Poor Samsung. Some of their marketing attempts backfire spectacularly, especially when they attempt to court celebrities. Not long ago we saw how Ellen DeGeneres was using her iPhone backstage despite her highly televised Samsung selfie at the Oscars, and now we find (via 9to5Mac) that LeBron James, Samsung's spokesman for its Galaxy Note line, fire off a tweet expressing his anguish that the phone erased all his data.
Exactly one month ago, we covered a wild lawsuit in Germany brought by a patent troll for the hefty sum of just over $2 billion. A few days ago, Germany swatted the trolls out of court. Meanwhile, after Samsung was found guilty of releasing confidential Apple documents, its is back in court with some new twists.
On Steve Jobs' birthday last week, Tim Cook tweeted a remembrance of his friend and mentor that summed up Steve's genius in just a few words: "Details matter, it’s worth waiting to get it right."
Meanwhile, a few thousand miles away Samsung was getting ready to announce its newest "next big things," the Galaxy S5, along with a couple of Galaxy Gears, a fitness tracker and some refinements to its TouchWiz interface.
The overlapping dates were a happy coincidence. The choice of quote was not. Cook was sending a message to anyone criticizing Apple for bringing up the rear in the smartwatch race: Slow and steady is how we win.
I could write a month's worth of columns on my distaste for Samsung. From its petty Apple-bashing ads to its shameless and slavish implementation of every good idea it sees, Samsung is unapologetically unoriginal, slapping its name on anything it thinks can make a buck. Many of its products have no discernible value, often created to fill a seemingly underserved niche and sold to unsuspecting consumers who think they're getting something better than they are: cheap, compromised smartphones with crippled processors, low-resolution screens, and tiny batteries that force consumers into decisions they regret for the majority of their 24-month contract.
Samsung's on the verge of releasing its newest smartphone, and Apple aficionados might find that some of its rumored features sound a little familiar. As SamMobile reports (via 9to5Mac), the Galaxy S5 (if that's not similar enough for you) will embed a fingerprint sensor in the device's home button, much as with the iPhone 5s. That's a stark departure from earlier rumors that the sensor would be embedded in the screen itself.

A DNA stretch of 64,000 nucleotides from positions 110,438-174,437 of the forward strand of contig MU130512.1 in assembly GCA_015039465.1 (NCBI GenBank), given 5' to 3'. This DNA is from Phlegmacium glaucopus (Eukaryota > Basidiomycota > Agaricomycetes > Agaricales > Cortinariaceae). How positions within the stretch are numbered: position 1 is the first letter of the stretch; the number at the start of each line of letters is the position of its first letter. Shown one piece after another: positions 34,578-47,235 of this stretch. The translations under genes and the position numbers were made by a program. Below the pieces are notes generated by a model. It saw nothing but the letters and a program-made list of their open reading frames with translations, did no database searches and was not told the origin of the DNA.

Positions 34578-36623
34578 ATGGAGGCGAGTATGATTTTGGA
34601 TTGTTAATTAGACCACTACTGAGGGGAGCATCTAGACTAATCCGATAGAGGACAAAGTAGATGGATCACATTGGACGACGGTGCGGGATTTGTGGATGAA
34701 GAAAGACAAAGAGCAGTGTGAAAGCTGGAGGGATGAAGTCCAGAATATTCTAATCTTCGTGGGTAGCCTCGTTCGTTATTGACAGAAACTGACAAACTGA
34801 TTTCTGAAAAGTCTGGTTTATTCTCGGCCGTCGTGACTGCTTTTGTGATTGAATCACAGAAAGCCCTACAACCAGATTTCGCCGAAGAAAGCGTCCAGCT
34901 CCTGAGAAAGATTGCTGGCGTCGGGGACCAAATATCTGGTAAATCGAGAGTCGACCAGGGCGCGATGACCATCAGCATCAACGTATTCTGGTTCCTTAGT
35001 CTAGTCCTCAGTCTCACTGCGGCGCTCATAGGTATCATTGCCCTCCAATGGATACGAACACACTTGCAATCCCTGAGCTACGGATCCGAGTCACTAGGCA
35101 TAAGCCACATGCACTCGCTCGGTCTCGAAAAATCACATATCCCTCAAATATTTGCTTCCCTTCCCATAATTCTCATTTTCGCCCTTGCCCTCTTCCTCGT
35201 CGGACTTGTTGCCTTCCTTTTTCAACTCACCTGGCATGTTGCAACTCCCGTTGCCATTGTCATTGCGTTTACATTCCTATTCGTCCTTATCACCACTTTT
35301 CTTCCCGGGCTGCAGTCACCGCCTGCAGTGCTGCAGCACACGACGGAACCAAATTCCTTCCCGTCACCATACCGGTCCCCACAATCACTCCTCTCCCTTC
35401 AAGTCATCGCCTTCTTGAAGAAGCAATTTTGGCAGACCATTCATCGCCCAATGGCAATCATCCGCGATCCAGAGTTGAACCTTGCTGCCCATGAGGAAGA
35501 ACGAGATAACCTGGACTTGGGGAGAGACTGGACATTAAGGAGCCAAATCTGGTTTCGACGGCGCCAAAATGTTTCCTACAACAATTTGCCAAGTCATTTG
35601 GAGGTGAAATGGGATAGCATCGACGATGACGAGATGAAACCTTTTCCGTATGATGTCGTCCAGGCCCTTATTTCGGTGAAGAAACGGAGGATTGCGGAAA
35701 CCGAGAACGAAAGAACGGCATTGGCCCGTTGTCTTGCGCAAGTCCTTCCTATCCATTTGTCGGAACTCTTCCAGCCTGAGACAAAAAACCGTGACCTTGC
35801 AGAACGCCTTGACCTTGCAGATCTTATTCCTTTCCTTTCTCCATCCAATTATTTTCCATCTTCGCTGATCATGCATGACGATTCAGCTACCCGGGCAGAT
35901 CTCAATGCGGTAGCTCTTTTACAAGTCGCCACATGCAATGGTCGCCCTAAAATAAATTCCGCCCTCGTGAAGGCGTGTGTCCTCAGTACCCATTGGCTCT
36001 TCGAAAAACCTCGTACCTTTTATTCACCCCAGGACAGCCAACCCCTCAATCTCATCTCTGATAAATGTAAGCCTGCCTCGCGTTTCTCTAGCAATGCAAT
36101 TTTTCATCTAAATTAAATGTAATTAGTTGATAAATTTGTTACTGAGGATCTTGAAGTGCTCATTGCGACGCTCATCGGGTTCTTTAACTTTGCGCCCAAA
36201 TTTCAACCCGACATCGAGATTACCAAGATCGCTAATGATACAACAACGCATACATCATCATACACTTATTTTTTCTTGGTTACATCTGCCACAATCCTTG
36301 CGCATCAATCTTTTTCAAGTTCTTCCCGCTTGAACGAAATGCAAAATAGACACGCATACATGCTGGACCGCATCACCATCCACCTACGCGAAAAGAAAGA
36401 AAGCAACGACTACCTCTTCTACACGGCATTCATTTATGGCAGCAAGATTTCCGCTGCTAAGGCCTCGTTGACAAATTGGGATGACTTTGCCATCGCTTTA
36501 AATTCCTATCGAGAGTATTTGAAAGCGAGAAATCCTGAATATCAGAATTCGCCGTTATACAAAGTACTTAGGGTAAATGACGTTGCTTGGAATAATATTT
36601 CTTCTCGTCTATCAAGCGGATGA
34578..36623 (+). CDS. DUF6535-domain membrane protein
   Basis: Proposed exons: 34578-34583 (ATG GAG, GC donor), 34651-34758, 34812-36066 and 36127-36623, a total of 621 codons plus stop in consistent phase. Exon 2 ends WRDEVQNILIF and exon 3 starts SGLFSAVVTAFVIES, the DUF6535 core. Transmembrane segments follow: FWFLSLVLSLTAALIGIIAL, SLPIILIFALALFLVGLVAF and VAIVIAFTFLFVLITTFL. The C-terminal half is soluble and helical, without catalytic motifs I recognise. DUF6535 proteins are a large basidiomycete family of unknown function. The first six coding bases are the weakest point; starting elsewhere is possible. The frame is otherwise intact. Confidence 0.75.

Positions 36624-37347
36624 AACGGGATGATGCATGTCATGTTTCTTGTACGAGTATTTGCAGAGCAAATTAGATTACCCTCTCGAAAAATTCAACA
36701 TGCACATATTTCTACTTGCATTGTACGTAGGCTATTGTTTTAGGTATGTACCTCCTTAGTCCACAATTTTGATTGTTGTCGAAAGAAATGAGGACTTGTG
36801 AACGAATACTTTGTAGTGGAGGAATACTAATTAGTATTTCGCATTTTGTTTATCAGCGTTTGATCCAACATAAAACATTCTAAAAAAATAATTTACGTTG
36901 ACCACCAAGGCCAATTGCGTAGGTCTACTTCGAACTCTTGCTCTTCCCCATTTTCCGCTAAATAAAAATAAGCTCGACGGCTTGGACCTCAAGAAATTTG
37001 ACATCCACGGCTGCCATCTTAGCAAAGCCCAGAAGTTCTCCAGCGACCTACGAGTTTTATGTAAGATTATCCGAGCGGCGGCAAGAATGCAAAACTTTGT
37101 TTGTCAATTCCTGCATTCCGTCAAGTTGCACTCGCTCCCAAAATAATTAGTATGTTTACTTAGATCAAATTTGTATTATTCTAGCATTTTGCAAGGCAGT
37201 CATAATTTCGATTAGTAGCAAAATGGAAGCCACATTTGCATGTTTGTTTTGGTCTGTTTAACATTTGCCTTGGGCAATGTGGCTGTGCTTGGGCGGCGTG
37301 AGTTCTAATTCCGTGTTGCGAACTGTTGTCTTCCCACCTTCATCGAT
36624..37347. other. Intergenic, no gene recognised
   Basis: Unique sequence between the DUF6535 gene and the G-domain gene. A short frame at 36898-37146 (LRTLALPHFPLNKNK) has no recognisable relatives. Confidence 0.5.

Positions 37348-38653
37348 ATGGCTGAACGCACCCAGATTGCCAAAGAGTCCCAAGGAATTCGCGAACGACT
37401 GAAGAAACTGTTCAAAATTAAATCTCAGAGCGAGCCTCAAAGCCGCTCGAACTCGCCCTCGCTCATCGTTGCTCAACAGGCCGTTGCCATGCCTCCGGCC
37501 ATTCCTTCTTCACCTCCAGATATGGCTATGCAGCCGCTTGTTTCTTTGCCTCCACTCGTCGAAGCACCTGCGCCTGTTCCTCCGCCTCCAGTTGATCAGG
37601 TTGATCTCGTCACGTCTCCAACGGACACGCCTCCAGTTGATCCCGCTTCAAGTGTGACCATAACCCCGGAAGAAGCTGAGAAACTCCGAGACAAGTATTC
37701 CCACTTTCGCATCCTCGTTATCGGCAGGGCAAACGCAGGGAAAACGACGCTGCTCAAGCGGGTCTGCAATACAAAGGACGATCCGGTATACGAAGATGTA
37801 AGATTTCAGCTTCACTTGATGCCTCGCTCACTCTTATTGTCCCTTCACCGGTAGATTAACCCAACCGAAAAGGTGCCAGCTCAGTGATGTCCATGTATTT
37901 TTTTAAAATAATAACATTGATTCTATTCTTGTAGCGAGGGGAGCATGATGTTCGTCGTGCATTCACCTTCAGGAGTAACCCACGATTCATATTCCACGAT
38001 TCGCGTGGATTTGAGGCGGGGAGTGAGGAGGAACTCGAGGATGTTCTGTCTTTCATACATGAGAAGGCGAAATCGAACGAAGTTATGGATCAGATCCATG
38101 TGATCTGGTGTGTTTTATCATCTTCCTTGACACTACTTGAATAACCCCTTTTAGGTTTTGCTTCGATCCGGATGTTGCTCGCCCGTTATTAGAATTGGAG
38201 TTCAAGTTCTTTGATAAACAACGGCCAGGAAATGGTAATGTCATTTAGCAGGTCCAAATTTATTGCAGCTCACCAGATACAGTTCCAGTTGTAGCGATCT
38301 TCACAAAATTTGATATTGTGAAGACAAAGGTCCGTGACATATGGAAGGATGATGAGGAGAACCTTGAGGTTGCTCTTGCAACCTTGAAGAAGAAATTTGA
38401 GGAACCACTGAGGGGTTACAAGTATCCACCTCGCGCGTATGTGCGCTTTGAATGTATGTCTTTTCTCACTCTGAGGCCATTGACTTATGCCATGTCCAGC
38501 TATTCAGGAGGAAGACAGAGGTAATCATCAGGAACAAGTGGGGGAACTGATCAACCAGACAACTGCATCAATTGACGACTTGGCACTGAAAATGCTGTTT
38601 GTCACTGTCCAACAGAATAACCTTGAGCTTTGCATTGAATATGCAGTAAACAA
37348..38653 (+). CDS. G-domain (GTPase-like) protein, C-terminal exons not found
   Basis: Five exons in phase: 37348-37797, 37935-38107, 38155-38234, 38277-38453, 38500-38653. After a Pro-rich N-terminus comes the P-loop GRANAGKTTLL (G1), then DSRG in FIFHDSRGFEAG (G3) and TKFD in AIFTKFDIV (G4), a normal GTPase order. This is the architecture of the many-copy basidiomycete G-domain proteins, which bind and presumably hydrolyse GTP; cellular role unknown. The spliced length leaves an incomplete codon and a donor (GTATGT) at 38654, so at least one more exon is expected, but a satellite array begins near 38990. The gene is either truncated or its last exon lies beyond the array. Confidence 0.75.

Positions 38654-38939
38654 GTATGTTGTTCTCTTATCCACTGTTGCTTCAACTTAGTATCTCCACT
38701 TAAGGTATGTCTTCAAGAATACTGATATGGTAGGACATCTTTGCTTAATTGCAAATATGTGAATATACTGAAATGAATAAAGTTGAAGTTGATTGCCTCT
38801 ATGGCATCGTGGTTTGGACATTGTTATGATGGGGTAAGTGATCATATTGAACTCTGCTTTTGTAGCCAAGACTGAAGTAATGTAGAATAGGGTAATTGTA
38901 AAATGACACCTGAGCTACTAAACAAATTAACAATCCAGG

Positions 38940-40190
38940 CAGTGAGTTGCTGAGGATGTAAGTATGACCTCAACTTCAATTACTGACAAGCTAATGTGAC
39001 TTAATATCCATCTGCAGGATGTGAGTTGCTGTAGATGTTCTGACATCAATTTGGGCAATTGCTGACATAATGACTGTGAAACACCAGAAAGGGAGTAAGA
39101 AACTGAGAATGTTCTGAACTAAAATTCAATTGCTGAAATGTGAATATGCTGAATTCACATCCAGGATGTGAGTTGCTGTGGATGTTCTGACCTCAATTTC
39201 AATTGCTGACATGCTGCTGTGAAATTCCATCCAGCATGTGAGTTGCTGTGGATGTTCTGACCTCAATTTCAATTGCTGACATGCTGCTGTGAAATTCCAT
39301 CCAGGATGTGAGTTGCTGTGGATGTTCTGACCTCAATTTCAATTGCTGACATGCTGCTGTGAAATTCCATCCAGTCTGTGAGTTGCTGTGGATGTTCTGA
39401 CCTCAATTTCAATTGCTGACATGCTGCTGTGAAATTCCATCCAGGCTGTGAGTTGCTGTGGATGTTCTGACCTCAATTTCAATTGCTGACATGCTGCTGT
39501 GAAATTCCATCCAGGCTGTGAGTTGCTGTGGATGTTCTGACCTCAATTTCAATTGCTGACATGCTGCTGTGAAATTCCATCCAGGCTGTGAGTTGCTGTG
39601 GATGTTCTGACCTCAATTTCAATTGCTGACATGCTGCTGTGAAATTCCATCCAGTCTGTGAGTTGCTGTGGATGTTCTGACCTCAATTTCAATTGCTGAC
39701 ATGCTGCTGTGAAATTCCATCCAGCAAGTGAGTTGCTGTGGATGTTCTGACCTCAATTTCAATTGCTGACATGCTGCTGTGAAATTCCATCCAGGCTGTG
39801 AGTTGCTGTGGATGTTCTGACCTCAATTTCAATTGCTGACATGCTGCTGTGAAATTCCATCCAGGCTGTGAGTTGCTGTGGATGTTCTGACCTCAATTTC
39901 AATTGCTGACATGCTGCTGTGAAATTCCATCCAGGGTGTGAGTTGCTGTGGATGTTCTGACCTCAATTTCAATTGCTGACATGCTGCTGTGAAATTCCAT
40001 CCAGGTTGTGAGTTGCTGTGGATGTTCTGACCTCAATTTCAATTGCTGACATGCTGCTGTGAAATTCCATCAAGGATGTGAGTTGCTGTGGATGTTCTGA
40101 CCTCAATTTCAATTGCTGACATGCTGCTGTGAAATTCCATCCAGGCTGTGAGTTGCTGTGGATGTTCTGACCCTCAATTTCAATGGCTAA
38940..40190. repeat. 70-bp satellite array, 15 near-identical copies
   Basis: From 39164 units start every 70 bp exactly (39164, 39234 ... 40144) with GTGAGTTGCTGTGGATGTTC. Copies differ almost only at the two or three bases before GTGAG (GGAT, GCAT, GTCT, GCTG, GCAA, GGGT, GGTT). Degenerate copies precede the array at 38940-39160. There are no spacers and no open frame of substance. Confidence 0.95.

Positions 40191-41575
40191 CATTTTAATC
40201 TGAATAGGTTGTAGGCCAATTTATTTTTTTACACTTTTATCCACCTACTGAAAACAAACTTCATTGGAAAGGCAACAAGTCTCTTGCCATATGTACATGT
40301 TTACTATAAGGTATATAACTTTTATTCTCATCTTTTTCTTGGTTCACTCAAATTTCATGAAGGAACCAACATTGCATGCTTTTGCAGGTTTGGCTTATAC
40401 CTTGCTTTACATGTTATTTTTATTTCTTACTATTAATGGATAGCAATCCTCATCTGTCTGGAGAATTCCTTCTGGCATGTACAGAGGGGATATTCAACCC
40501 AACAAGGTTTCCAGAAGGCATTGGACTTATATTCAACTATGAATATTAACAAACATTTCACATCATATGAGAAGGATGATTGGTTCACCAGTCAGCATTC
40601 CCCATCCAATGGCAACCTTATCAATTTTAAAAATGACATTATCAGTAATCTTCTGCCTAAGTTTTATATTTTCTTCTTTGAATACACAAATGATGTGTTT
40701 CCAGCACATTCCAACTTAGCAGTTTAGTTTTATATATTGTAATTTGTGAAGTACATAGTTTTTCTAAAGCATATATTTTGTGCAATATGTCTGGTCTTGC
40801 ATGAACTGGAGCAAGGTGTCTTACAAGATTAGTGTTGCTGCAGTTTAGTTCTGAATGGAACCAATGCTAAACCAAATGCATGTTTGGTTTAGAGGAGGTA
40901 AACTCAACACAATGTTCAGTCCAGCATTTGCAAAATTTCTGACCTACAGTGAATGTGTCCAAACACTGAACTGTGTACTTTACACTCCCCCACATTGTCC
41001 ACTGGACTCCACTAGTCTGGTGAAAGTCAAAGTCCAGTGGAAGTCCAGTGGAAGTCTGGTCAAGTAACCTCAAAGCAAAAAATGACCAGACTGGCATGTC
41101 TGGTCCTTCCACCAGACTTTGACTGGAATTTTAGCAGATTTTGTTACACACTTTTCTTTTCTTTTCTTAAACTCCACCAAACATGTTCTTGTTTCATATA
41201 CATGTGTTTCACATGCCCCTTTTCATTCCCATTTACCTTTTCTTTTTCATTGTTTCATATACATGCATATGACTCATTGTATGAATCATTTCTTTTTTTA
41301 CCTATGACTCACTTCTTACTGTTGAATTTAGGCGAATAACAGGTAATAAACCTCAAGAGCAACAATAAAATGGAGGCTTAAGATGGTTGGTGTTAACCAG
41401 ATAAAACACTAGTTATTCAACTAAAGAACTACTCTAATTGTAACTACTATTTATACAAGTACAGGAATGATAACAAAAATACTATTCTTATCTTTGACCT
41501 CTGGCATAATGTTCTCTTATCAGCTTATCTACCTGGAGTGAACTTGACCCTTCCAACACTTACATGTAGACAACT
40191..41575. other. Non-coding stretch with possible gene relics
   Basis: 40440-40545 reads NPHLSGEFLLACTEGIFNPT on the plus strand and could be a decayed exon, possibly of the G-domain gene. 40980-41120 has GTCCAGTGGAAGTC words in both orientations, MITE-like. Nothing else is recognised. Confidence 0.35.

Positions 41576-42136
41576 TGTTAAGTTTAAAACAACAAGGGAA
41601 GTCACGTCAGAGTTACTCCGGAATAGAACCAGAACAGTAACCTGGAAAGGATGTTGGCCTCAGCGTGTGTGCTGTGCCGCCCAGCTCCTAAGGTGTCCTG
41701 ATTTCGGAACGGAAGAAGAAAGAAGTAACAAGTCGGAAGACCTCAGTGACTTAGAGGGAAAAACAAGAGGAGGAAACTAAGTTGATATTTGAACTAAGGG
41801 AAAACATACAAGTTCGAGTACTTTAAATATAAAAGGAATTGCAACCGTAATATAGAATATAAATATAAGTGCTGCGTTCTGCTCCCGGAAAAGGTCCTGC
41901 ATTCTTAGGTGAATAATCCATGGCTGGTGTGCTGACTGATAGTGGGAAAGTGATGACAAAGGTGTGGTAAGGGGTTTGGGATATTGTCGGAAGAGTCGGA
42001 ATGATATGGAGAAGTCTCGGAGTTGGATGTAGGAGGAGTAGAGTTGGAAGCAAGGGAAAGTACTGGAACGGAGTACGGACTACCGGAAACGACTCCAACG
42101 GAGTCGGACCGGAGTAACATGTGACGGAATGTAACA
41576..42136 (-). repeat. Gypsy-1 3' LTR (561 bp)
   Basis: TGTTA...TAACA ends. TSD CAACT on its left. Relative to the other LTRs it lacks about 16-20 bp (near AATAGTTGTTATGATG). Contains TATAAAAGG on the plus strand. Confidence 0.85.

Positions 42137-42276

A few days ago, Google and Samsung announced a surprising 10-year global patent licensing agreement. Mostly it was surprising because Samsung suing Google for patent infringement is about as likely as you suing your parents for patent infringement. So why bother? To attempt to make Apple look bad, and thereby prove the point that nothing is going to change anytime soon.
As the calendar year draws to a close and Apple's legal department continues to prep for another big California courtroom clash with Samsung next March, several smaller Cupertino lawsuits are being wrapped up around the globe. Will Samsung get any home court advantage in its request to ban Apple products in South Korea? Can one New Zealand man hold off the crushing weight of Apple's lawyers to protect his invention?
Samsung already has a reputation for riding Apple's coattails when it comes to design, and now The Information is claiming (via AppleInsider) that the Korean tech giant has nabbed Tim Gudgel to design its own retail stores. Gudgel had formerly worked for Apple for almost six years according to his LinkedIn page, and The Information's two sources note that Gudgel will be working with Samsung to design stores as a part of Samsung's "deeper investment in U.S. retail."
The long-running legal battle between Samsung and Apple over patents has sometimes been seen as a battle between two countries, with the United States in one corner and South Korea in the other, each looking out for the interests of their own companies. But as MacRumors reports (via Reuters), a South Korean judge toppled that perception by dismissing a lawsuit put forth by Samsung arguing that Apple had infringed on three of its patents.